Russian Spacewalkers to Install Videocams Providing ISS-View of Earth
Thanks to a Canadian company and Russian members of the ISS crew, humans will soon be able to view a steady stream of near real-time images of Earth. In addition to its cultural importance, the Urthecast project will contribute to better scientific understanding of our home planet and may be useful in providing disaster relief aid and other humanitarian services.
12/27/13 1:37 PM PT
Two Russian cosmonauts on Friday began a spacewalk outside the International Space Station to install camera equipment from UrtheCast, which soon could provide near real-time streaming images to viewers on Earth.
Canada-based UrtheCast partnered with the Russian Federal Space Agency to launch two cameras, one high- and one medium-resolution, into space last month.
Russian cosmonauts Oleg Kotov and Sergey Ryazanskiy will install the equipment in their spacewalk, which is expected to take about 7 hours.
The two cameras will require a calibration period, but UrtheCast expects free color, HD images of Earth to begin streaming in early 2014.
The cameras are powerful enough to allow viewers to see buildings, moving vehicles or large groups of people, but far enough away so that distinguishable information such as a license plate number will be unidentifiable.
UrtheCast is attempting to make the images as close to real time as possible, with the cameras being able to record, downlink and stream online within one to four hours.
In addition to providing free footage from across the world to anyone with an Internet connection, UrtheCast will sell information to data clients that want to use specific images for research, or provide information for disaster relief efforts.
The UrtheCast spacewalk is not related to the two other spacewalks during the past week, in which two NASA astronauts ventured outside the ISS to replace a faulty cooling pump.
Playing It Safe
For the Russian cosmonauts installing the new equipment, safety is a key priority -- although these are people who are used to being in relatively dangerous settings on a daily basis, said Jonathan Lunine, director of the Center for Radiophysics and Space Research at Cornell University.
"Most people would be surprised by the number of such activities that occur outside the ISS," he told TechNewsWorld, "but any such activity carries with it intrinsic dangers."
The cosmonauts wouldn't be putting themselves at risk if it weren't worth it, though, said James R. Webb, professor of physics and director of the SARA Observatory at Florida International University.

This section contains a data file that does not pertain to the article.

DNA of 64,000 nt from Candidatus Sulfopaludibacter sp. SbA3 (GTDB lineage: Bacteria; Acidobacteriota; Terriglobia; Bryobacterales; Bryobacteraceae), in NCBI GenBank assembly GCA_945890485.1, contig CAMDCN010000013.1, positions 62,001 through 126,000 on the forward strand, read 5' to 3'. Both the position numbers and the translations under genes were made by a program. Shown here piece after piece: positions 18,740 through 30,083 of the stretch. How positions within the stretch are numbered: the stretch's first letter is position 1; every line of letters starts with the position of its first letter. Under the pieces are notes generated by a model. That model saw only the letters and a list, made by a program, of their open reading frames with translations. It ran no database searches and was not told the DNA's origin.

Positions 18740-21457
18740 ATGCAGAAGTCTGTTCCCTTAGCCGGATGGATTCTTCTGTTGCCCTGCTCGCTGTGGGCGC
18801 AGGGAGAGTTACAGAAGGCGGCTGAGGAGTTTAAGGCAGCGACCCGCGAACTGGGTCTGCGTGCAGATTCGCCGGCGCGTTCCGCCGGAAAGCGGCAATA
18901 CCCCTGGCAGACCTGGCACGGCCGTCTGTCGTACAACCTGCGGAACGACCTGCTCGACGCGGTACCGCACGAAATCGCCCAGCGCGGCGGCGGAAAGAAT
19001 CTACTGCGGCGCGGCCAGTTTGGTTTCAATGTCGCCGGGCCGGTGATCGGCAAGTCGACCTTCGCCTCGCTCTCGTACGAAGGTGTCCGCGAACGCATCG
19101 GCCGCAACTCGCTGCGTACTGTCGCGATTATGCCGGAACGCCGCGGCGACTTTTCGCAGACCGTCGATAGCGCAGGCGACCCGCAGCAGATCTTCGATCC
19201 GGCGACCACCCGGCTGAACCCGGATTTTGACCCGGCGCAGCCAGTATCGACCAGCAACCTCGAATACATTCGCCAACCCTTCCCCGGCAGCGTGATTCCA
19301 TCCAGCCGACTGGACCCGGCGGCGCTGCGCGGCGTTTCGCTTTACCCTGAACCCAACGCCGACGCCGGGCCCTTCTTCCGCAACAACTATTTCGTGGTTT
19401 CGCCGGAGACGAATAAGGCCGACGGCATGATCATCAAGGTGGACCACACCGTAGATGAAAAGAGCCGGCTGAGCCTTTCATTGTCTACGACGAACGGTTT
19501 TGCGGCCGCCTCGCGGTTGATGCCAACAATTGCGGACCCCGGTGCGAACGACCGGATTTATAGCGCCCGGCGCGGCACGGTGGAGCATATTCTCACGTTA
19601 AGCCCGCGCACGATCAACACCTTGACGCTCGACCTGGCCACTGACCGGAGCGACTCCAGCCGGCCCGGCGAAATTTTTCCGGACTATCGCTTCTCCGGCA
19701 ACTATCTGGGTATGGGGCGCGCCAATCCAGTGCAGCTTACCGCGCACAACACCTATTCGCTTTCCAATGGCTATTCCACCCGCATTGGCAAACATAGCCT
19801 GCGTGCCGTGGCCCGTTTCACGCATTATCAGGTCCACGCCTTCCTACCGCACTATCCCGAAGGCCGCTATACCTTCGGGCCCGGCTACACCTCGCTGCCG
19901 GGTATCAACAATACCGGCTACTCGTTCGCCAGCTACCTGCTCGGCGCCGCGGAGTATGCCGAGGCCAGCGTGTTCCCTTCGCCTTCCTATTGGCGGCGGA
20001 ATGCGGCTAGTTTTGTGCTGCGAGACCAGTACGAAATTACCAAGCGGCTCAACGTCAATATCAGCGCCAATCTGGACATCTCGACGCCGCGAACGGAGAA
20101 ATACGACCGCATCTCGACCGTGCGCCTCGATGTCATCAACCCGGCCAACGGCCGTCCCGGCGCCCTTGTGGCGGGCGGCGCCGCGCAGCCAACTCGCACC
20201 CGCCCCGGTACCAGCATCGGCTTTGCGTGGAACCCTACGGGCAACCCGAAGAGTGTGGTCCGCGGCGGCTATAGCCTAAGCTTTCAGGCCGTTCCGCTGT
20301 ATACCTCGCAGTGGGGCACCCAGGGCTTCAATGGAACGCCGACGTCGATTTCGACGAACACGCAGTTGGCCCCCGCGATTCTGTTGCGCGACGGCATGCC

"It is totally worth the effort and expense," Webb told TechNewsWorld. "It is a great public relations move for the space station."
Stunning New Views
New images captured from space are important for reminding Earthbound humans of all that is going on beyond the limits of their vision, said Lunine.
"It is great for anyone to be able to see streaming video of our home planet whenever we wish," he noted. "It was 45 years ago that the Apollo 8 Earthrise picture seared into our minds the fact that we live on a small planet in a very large and mostly empty cosmos. Many people at the time were very moved by the image. Being able to call up Earth whenever we want is, well, cool."
That captured moment -- commemorated in LIFE 100 Photographs That Changed the World -- is still making its impression back on Earth. Christmas Eve marked the 45th anniversary of the day the Apollo 8 crew took the first color photograph of Earth from lunar orbit. To mark the occasion, NASA released a new visualization last week that showed how the crew was able to capture the image.
A lot has changed in regard to public and political support for manned space flight in the past 45 years, though, Webb noted. As stunning as some of the new images might be, it's unlikely that they'll be able to create a lasting effect on space exploration policy in the U.S.
"The Earth camera is a great idea, and I look forward to logging in and seeing it," he added. "However, this project does not require new advanced technology and is not promoting advanced exploration. If the close approach of asteroids and the melting polar caps can't jolt us into a different mindset, I don't think the beauty of Earth from above will do it -- but I hope it does!"